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Keith Birkhold walks with his son Aiden, 3, while looking for the correct-sized pair of shoes to wear for the walk.

5th annual ‘Shoes’ event is biggest yet

Men don their red shoes to either walk or run during Saturday’s event, which raised money for REACT, the Women’s Bureau’s rape awareness program.
Photos by Cathie Rowand | The Journal Gazette
Participants begin the one-mile journey in their red shoes for the Walk A Mile in Her Shoes event Saturday.
Shane Swygart, from the University of Saint Francis Cougars Cares team, tries on shoes to walk in during Saturday’s event at Headwaters Park.

– With LMFAO’s “Party Rock Anthem” providing backdrop music, the wrestling team from Indiana Tech danced what appeared to be their version of Michael Flatley’s “Lord of the Dance.”

Their costumes were a little less traditional than Flatley’s, as team members were clad in red high heels and cut-off jean shorts.

All 33 of the school’s wrestling team members, plus its three coaches, were at Headwaters Park East on Saturday morning to Walk A Mile in Her Shoes.

The event, put on by the Women’s Bureau, is in its fifth year, and organizers guessed at an attendance of more than 500, said Louise Jackson, CEO of the Women’s Bureau.

“This is a fun event for a very serious topic,” said Jackson, who walked all five years.

So far, the event has raised more than $452,000 for REACT, the bureau’s rape awareness program. This year, the goal was to raise $100,000. As of Friday night, the walk had 476 pre-registrations, the most in five years.

While Mike Ester, Indiana Tech’s head wrestling coach, had a difficult time convincing some students that walking a mile in red high heels was a good idea, he won them over by highlighting the cause.

“A couple were a little (resistant),” he said. “My challenge to them was, people who are victims don’t have that option (to opt out). They’re a lot more uncomfortable than them wearing heels for a while.”

Two students who were on board from the beginning were Brett Yarbrough, a sophomore wrestler, and Adam Fahz, a junior wrestler.

“Most people do know somebody who’s gone through something, sexual abuse or rape, and we’re glad to help out,” Yarbrough said. “We like any excuse to dress up a little bit and have some fun.”

This year, the Women’s Bureau pushed for team entries, Jackson said, and indeed, it seemed as though most people walked as part of a team: Jerry Andrews of Fishers walked with the team for Smith Academy for Excellence, where his son Luke is a student. Greg Spaulding of Fort Wayne, state commander for the Sons of the American Legion, walked with the American Legion Riders. Doug Wood of Fort Wayne walked for his employer, PNC Bank, a sponsor of the event.

“It was harder than I thought,” he said after finishing the walk. “The hardest part was in the middle. My toes were starting to cramp up.”

To forget the pain, Wood ran part of the race.

Others ran, too. When the walk started, some of the Indiana Tech wrestlers jogged their way through the throng of red-heel-clad walkers. One chanted, “Six-minute mile! Six-minute mile!”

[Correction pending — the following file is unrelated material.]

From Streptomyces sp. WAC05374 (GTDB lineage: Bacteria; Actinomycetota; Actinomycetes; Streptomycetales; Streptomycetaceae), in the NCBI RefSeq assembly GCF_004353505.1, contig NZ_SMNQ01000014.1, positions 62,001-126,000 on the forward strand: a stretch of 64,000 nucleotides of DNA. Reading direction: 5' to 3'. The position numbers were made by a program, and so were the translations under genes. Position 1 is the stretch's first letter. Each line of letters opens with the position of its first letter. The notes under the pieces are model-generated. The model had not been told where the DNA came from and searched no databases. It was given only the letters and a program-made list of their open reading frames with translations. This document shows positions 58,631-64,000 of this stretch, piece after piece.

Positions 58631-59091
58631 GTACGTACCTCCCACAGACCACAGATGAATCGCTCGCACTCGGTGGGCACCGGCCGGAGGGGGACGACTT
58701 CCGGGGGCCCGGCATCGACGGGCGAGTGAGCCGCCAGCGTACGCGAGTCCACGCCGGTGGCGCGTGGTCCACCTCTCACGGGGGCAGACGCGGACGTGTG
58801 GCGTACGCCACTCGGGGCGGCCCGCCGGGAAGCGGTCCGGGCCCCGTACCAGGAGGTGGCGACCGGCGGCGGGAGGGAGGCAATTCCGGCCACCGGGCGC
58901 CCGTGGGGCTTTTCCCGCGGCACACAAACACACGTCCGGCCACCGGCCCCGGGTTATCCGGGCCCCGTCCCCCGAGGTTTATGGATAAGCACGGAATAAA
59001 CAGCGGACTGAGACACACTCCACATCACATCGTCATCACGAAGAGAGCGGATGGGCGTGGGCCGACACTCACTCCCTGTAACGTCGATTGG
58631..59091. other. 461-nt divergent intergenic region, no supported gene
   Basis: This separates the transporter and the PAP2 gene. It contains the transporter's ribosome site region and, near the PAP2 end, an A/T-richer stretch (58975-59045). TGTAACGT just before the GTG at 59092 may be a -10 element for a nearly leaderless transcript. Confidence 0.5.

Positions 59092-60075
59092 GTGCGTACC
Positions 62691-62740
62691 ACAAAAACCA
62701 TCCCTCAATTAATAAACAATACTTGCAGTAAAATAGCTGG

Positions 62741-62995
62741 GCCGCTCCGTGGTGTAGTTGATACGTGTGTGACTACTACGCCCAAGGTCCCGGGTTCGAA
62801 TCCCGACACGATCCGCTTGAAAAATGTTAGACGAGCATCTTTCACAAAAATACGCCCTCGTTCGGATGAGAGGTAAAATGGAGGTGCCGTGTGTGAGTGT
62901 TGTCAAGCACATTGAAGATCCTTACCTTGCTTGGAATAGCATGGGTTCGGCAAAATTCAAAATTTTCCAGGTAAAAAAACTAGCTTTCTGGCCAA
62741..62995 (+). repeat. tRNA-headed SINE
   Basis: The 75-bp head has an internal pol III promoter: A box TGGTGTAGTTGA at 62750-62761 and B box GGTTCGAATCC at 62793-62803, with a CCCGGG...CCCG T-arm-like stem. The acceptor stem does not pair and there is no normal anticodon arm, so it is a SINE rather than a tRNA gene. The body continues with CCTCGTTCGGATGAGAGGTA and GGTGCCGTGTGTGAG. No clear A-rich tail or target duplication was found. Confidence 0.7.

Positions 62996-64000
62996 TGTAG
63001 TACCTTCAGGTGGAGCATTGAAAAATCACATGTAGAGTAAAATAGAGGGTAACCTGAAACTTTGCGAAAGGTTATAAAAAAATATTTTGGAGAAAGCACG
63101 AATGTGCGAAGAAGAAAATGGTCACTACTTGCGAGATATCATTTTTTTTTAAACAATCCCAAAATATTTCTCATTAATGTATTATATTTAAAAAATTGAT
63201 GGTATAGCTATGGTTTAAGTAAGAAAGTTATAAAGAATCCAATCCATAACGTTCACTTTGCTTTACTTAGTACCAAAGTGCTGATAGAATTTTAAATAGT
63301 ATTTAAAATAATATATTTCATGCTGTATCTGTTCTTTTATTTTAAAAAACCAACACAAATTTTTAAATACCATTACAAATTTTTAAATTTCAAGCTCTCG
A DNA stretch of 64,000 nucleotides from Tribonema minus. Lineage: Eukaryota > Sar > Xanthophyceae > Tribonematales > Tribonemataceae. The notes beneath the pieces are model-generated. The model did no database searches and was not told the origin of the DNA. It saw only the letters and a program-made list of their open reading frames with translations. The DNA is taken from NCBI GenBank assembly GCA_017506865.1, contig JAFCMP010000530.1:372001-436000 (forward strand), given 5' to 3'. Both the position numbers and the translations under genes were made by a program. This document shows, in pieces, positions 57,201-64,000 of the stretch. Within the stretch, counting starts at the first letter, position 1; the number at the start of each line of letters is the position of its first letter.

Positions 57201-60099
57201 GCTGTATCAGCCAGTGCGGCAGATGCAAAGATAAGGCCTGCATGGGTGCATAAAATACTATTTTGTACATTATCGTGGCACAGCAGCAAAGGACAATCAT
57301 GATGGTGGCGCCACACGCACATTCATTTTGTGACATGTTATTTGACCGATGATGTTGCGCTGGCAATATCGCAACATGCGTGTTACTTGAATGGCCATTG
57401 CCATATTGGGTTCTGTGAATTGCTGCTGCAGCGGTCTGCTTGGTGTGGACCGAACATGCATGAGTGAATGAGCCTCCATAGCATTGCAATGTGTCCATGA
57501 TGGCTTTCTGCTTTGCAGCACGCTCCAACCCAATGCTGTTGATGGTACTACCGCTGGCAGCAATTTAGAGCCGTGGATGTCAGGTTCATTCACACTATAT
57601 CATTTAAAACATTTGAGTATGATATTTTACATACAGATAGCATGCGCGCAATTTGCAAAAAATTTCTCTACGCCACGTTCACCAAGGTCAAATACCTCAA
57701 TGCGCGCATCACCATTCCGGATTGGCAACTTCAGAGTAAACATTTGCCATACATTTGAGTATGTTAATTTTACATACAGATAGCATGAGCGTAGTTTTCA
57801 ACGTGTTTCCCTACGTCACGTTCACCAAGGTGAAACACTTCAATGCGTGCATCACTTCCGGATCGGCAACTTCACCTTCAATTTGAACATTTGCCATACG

Just across the street, at Headwaters Park West, was another fundraiser walk. The Greater Indiana Chapter of the Alzheimer’s Association was in the midst of its registration as the final walkers for the Women’s Bureau event finished.

In its 10th year, the Alzheimer’s event hopes to raise $191,000 after bringing in $167,000 last year. Organizers expected 1,000 walkers, said Joanna Rosenthal, communication director for the chapter.

Jana Powell participated in the group’s inaugural walk, and she’s walked in each event since, watching it expand each year. The walk originated at Foster Park with 200 walkers and moved to Headwaters two years ago to accommodate its growth.

“I think it just speaks to the impact the illness has on the family,” Powell said.

She walks for her mother, who was diagnosed with Alzheimer’s in 2000. She died three months ago, making this the first walk for Powell without her mother. Her mother had not been able to attend any of the events, but Powell would show her photos from the walk.

The event provided different colored nylon flowers to designate each walker’s role – orange for caretakers, yellow for supporters, blue for those with Alzheimer’s.

“She’s my blue flower,” Peggy Harper said, gesturing toward her mother, Marcie Kiebel, seated in a wheelchair.

Kiebel was diagnosed with Alzheimer’s last year.

“Just a little bit,” Kiebel said, sectioning off a tiny portion of her pointer finger and holding it up, indicating that her Alzheimer’s is mild.

“We want a cure before she gets full-blown Alzheimer’s,” Harper said.

Three generations of Kiebel’s family walked for her, including Harper’s daughter Erin Lockhart. The family participated in fundraiser walks in the past, Lockhart said, but this is the first one that came “close to home.”

“We almost lost her a few times,” Lockhart said, “She’s rolling with us. Walk or roll, I’m just glad she’s here.”